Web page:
News & events
Groups back Australia’s signing of Glasgow Breakthrough green steel initiative
Leading industry and civil society groups headed by new energy think tank Beyond Zero Emissions have backed Australian Prime Minister Scott Morrison’s signing of the Glasgow Breakthrough protocol to decarbonise steel.
The Glasgow Breakthrough, announced at the COP26 climate talks, is a commitment to work together to accelerate the development and deployment of the clean technologies and sustainable solutions needed to meet our Paris Agreement goals across key sectors: steel, power, hydrogen, agriculture and road transport. Steel accounts for about 7 per cent of global greenhouse gas emissions and is one of the more challenging sectors to decarbonise.
More than 20 countries have signed the Breakthrough on steel, including lead country the United Kingdom, the United States, the European Union, Australia, Japan and South Korea, representing more than 30 per cent of the steel market.
Beyond Zero Emissions Chief Strategy Officer Sanaya Khisty said: “This is a great step for Australia to reach its potential as a green steel export powerhouse. We have the raw resources in iron ore and plentiful renewable energy resources to turn it into steel.
“Our Export Powerhouse report shows that Australian green steel exports could be worth $83 billion by 2050 if the Australian Government introduces the right policy settings to attract the big investment needed.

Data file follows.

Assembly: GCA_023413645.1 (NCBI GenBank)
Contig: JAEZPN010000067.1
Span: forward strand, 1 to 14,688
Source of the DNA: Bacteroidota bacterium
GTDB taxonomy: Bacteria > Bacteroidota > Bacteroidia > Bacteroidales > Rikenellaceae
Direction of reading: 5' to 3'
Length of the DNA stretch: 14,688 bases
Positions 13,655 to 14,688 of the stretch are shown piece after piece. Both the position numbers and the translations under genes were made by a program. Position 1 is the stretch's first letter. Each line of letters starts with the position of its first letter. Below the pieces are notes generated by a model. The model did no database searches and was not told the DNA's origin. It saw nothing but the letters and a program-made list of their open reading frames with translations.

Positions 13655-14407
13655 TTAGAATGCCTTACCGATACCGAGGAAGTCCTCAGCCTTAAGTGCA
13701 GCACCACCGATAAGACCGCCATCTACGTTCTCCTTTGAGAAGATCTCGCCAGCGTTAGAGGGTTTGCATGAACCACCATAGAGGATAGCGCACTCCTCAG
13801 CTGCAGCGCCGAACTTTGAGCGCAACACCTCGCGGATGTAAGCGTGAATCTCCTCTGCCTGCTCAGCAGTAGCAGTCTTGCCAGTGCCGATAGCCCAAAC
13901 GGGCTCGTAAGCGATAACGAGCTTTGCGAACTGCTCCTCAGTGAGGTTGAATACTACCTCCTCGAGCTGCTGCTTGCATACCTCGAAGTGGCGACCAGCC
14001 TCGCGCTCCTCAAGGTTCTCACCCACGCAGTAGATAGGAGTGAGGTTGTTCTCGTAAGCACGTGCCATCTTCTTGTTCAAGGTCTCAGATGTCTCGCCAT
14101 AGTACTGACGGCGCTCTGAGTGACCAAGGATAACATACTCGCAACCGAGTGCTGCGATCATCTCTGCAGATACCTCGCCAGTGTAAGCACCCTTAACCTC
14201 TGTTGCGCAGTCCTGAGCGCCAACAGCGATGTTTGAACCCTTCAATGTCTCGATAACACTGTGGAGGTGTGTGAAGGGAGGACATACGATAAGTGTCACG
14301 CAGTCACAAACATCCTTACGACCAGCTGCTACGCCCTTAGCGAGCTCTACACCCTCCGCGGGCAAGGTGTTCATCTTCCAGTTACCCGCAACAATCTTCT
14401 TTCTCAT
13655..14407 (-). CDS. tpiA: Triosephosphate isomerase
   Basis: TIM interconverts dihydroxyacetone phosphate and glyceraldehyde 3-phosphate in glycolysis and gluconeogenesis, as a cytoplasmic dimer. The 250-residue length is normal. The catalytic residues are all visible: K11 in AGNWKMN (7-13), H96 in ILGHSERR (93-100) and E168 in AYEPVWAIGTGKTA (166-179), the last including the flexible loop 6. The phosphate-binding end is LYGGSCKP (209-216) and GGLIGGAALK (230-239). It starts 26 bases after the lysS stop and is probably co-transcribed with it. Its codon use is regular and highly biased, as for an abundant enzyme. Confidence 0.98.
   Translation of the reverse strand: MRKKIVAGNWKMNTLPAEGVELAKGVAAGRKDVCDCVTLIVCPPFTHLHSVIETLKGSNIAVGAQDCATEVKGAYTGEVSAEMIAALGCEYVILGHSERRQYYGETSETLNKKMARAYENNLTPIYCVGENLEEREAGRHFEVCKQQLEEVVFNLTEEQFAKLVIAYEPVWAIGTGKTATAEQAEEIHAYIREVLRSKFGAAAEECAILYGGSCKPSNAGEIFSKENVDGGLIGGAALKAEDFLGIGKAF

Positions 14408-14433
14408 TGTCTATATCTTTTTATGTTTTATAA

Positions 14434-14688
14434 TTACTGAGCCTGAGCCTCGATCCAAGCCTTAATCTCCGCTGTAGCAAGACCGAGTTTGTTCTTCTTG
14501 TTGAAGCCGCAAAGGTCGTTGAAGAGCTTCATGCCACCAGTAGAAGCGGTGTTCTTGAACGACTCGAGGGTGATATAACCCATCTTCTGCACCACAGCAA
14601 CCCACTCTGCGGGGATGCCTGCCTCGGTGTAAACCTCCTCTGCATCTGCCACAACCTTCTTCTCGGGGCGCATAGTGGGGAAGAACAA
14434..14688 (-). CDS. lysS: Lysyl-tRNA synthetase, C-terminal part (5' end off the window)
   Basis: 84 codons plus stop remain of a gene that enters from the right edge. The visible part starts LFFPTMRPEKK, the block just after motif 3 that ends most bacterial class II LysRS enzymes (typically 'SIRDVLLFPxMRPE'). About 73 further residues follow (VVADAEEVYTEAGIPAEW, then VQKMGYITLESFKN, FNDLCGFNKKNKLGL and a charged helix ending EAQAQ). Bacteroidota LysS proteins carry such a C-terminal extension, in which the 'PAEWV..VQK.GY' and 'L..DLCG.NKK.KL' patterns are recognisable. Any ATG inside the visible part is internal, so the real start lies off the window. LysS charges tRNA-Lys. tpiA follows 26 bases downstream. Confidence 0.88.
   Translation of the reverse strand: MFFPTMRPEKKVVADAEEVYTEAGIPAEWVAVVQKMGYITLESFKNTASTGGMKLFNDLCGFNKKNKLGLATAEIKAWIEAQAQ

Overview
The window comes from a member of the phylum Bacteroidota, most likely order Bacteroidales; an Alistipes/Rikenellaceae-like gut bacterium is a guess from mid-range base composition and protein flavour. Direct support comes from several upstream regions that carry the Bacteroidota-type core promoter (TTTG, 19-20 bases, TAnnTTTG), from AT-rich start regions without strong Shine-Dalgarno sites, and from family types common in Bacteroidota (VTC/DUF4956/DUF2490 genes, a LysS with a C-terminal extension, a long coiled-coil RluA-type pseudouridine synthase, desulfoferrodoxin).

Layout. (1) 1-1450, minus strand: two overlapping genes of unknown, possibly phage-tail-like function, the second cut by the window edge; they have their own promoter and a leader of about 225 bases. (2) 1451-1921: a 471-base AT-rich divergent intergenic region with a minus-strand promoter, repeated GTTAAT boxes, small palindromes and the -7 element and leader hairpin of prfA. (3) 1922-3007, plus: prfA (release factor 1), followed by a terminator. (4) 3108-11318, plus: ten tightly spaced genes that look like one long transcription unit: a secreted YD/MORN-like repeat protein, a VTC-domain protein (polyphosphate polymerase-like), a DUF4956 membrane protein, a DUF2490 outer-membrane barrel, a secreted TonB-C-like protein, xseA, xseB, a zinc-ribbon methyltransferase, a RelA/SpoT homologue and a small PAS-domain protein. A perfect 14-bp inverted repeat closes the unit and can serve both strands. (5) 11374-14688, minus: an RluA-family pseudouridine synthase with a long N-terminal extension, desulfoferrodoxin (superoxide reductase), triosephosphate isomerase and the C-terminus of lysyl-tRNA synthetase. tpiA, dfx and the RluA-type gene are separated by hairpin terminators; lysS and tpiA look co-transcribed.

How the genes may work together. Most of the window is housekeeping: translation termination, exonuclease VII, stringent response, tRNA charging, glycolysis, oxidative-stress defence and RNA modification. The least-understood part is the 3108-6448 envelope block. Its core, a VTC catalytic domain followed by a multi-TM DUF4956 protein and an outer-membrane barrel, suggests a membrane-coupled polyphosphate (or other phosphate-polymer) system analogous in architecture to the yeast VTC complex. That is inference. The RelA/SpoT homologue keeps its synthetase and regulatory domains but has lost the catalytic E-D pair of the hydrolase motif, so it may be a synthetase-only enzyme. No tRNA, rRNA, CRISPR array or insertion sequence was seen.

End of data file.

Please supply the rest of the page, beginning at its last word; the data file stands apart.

“The government needs to set ambitious clean export targets, turbocharge our regional industrial heartlands into Renewable Energy Industrial Precincts, and establish a Supergrid Deployment Authority to power them.”
The Breakthrough speaks to the need for near-zero emission steel as the preferred choice in global markets, with efficient use and near-zero emissions steel production established and growing in every region by 2030.
International action through the Glasgow Breakthrough could reduce the first movers’ risk for companies willing to decarbonise if government signatories agree to similar decarbonisation timetables and announce national policies to assist with implementation.
Earlier the groups had written to the leaders of Australia, Japan and South Korea encouraging them to sign the Glasgow Breakthrough. They are listed below by country:
Australia: Beyond Zero Emissions, Green Building Council of Australia, Carbon Market Institute, Australian Conservation Foundation, Climate Action Network Australia, Greenpeace Australia and Pacific
Japan: Kiko Network, WWF Japan
Republic of Korea: Korean Federation for Environmental Movement (Dangjin, Kwangyang and Pohang branches), Solutions for Our Climate
International: Green Alliance, Greenpeace East Asia (Japan and Korea), Market Forces, Mighty Earth
For more information visit racetozero.unfccc.int/system/glasgow-breakthroughs/
Shining the spotlight on Australia’s cleantech opportunities
In the global race to zero emissions, Australia stands at a pivotal moment for our economy and our zero-emission future.
Beyond Zero Emissions showcases Australian cleantech companies at COP27
Leading Australian think tank Beyond Zero Emissions is curating a showcase of Australian cleantech this week at COP27 on behalf of the Australian Government.
Further resources for Australia’s decarbonisation pathway
Commercial Electric Vehicles (CEVs) present $110 billion opportunity to decarbonise Australian industry
National Supergrid is a five-year grid investment program - the foundation of Australia's renewable energy future.
An 81% emissions reduction is achievable by 2030 with an ambitious clean technology rollout.